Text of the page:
My Pop Life #32 : Everything I Own – Johnny Nash

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Everything I Own   –   Johnny Nash

…you sheltered me from harm…kept me warm, kept me warm…

October 1974 in East Sussex.   I’m in the final year at Lewes Priory, doing A-levels in English, Geography and Economics, we’d successfully abolished school uniform in the Upper School (5th and 6th forms), I was playing in a school band called Rough Justice with kids from my year – Conrad Ryle, Andrew ‘Tat’ Taylor, and Andy Shand – and Tigger on drums, (who I only saw at band practice and knew nothing about.)   I was going out with Conrad’s sister Miriam and spending most of my time in their house Waterlilies just below Kingston Ridge where the band practiced.  Home though, was 25 miles away in Hailsham where my mum was struggling to raise 3 teenage boys and a young daughter of two (my sister Rebecca) on her own.  The threat of a nervous breakdown always hovered over her, and us, the cupboard of tablets above my chair in the kitchen, always at arm’s length;   I knew what they all were, but never ever took one even for curiosity.   I was taking my own drugs, notably cider, LSD and red Leb or Afghani black, and I wasn’t going to dabble in hers.   There would be a crisis from time to time and Mum would disappear for two weeks into Amberstone Hospital and we would run the house ourselves – at 17 I didn’t need to be farmed out to the Ryles, or the Korners, or the Smurthwaites, or the Lesters – all schoolmate’s homes where I’d found shelter over the previous 6 years.   Maybe that’s why this song pinged so hard that autumn.   Maybe it was my love song for Miriam and her family, the Ryles, who had been hugely generous to me and given me a safe haven and even come to visit Mum on one occasion since dad Tony Ryle was a psychiatrist working at Sussex University.   Or maybe, just maybe Everything I Own was just the perfect pop song.

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It’s certainly that.  It’s a lover’s rock cover of a song by David Gates of US band Bread that doesn’t bother with the 2nd verse and repeats the delicious middle eight twice (“If there’s one thing you know…”) over a light reggae backing and a simple vocal harmony.   But there is something eternal about it, perhaps bottled in my teenage memory as a moment of safety and warmth among the strange inchoate horrors of growing up, perhaps in fact I was a happy teenager, not carrying a cross at all until later when I looked back at those supposedly dysfunctional years.   I really can’t remember, but I know Mum wanted me home more than I was, and that there was a sense of Paul and Andrew, my brothers, having “their turn” at dealing with the doctors and the tablets.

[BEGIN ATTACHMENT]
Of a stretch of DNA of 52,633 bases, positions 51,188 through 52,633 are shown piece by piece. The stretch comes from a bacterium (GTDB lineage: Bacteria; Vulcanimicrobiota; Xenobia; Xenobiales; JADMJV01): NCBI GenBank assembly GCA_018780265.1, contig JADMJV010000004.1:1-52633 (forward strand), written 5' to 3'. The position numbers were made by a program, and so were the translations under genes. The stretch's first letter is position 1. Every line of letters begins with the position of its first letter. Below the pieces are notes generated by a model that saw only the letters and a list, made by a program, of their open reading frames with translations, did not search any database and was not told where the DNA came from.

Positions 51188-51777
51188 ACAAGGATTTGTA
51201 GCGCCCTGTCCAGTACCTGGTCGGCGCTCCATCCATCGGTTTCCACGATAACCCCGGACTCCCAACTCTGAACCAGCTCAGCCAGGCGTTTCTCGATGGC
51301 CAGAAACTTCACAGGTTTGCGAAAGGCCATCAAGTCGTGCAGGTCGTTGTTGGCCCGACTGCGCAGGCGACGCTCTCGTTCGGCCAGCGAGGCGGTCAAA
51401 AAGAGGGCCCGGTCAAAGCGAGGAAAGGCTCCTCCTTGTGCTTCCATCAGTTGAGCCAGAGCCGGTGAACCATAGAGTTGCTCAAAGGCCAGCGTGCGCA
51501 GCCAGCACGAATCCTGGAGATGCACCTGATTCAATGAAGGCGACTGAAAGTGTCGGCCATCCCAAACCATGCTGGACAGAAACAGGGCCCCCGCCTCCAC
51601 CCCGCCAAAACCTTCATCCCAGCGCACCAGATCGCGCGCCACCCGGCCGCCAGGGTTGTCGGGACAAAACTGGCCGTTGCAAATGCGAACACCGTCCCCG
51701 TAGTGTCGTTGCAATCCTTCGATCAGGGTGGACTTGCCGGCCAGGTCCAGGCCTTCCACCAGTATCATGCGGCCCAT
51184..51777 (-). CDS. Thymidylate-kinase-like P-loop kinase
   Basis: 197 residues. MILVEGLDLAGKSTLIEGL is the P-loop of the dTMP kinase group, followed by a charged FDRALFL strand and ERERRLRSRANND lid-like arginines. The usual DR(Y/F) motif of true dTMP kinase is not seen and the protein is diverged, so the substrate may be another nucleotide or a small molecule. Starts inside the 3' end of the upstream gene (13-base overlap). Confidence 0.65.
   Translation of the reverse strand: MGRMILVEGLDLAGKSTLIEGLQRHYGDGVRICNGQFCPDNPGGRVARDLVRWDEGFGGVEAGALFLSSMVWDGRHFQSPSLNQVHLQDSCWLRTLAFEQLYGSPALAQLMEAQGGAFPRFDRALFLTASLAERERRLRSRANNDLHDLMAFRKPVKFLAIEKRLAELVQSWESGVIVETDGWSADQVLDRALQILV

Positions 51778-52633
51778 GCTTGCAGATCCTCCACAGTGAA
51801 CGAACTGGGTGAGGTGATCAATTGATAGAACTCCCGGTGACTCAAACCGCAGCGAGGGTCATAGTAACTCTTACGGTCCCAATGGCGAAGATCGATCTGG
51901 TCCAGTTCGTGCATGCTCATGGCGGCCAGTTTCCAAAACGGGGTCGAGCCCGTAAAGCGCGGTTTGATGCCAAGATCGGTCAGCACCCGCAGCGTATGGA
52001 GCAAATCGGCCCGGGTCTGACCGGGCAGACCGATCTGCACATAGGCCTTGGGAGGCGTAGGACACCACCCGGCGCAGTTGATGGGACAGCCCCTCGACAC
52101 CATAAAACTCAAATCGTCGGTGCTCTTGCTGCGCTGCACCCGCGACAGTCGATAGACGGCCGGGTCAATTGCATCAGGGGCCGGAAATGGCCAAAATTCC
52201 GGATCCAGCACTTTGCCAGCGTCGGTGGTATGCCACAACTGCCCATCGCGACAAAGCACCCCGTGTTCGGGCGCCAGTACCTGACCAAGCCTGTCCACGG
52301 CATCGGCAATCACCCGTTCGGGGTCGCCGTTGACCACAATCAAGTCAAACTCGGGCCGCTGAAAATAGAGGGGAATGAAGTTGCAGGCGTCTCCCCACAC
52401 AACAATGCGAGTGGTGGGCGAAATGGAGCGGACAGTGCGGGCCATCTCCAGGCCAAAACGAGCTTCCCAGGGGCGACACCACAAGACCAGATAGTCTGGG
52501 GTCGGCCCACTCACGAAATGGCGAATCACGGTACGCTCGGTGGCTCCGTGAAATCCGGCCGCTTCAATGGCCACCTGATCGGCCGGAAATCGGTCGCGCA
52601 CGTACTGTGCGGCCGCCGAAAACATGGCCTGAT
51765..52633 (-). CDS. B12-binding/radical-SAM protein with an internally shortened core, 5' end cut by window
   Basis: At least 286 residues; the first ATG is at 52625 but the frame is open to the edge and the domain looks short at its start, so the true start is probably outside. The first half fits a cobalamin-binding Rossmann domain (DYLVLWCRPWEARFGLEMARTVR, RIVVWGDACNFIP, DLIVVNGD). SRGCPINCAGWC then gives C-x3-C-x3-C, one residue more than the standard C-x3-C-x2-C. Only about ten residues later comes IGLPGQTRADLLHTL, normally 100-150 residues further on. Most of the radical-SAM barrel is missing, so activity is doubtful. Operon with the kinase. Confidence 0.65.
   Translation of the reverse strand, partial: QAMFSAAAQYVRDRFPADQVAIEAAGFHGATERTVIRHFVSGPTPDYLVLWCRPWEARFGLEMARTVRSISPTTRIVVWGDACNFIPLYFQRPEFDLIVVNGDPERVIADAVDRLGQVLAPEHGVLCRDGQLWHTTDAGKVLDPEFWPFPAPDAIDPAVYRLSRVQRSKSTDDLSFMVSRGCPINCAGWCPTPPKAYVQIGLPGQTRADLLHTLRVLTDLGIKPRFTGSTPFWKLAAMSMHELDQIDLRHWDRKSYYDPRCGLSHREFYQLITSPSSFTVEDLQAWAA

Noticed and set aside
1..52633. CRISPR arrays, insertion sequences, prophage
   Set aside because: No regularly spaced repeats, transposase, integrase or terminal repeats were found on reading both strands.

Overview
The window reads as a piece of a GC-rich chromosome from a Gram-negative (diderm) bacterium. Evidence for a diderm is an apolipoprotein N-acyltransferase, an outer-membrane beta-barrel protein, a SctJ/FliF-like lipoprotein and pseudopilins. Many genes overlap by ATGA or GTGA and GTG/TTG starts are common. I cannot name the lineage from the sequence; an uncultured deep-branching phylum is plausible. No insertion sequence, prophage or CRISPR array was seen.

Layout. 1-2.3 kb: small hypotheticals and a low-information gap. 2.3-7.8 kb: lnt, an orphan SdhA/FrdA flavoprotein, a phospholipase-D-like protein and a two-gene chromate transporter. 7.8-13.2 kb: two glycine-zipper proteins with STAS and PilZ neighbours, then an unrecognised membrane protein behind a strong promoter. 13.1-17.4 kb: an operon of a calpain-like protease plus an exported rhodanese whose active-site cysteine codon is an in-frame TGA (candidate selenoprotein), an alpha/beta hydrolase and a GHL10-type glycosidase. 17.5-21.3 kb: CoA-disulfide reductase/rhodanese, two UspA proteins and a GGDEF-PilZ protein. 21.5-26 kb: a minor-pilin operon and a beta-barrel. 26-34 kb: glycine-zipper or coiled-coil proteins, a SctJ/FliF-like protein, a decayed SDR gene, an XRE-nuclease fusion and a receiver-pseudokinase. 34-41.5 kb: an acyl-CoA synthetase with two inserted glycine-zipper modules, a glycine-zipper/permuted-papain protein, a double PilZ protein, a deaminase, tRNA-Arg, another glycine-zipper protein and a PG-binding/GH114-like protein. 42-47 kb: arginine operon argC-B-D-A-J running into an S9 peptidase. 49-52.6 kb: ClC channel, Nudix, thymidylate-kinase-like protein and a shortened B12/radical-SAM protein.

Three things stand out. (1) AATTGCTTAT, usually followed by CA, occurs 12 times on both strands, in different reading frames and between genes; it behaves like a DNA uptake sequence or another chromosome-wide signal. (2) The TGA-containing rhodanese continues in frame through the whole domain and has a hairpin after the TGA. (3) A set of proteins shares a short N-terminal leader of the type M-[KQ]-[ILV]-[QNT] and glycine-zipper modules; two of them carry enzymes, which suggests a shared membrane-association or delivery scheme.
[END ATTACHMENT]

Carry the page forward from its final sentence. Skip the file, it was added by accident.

On the radio :  David Essex, Barry White, Mud, ‘Kung Fu Fighting’ and ‘Sad Sweet Dreamer’.  On my stereo in the bedroom :  Gentle Giant, Van der Graaf Generator, Spirit, Roxy Music, David Bowie and The Beatles.  But Jamaican music was always in the charts in those days, from My Boy Lollipop and Israelites through to Double Barrel and Young, Gifted and Black.   But we didn’t really consider them reggae to be honest.   They were pop music.

Featured imageCapstan Full-Strength, 10 Number 6, Sunday paper round, Reading Festival, hitch-hiking to Brighton and Virgin Records, playing football Saturday mornings for the school, half an ounce of Golden Virginia and a packet of green papers for Mum.   The seventies.   Dad a train journey away in Eastbourne, just married again.   Mum was already divorced again.

These were the days of “Ralph, Paul…………..and Andrew”  the legendary firm of local solicitors where the junior partner had his own bedroom and would always play in goal in the large field outside the back door, where Paul and Ralph would fire the ball at him from long distance and point-blank range.   The days when a package would be delivered by Postman Pat, an advert answered from the back pages of Melody Maker, a pair of loons with a note signed “Peace…Jud”.   The days when all holes in jeans were to be welcomed as the basis for a new patch, sewn on by Mum of course, where shirts were tear-dropped and shoes were stacked, but where tops were tie-dyed or embroidered,  and patchouli oil and hemp became normal smells, although Miriam wore Diorella and I was probably toying with Old Spice.